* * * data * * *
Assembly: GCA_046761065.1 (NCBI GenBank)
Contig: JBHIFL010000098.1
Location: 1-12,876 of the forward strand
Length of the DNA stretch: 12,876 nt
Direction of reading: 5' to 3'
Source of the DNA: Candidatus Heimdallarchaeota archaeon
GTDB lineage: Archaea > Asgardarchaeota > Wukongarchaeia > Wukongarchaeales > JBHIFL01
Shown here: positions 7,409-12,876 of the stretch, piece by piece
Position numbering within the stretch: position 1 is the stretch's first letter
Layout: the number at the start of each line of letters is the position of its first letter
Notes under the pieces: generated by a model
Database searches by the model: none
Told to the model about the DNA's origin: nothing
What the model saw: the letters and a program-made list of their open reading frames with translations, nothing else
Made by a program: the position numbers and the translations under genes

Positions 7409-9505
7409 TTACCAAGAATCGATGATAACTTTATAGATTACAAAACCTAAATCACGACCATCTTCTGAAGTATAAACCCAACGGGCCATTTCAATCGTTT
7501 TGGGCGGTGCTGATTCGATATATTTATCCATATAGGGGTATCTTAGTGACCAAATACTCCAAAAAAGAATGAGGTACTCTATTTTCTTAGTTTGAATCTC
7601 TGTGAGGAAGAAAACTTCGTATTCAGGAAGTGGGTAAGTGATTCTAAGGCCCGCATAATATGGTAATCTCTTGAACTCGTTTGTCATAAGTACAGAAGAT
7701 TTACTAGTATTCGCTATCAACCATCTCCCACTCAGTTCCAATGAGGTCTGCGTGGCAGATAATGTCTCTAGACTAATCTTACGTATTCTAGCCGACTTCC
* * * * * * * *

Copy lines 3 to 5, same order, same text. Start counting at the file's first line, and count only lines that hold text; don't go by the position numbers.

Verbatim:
Location: 1-12,876 of the forward strand
Length of the DNA stretch: 12,876 nt
Direction of reading: 5' to 3'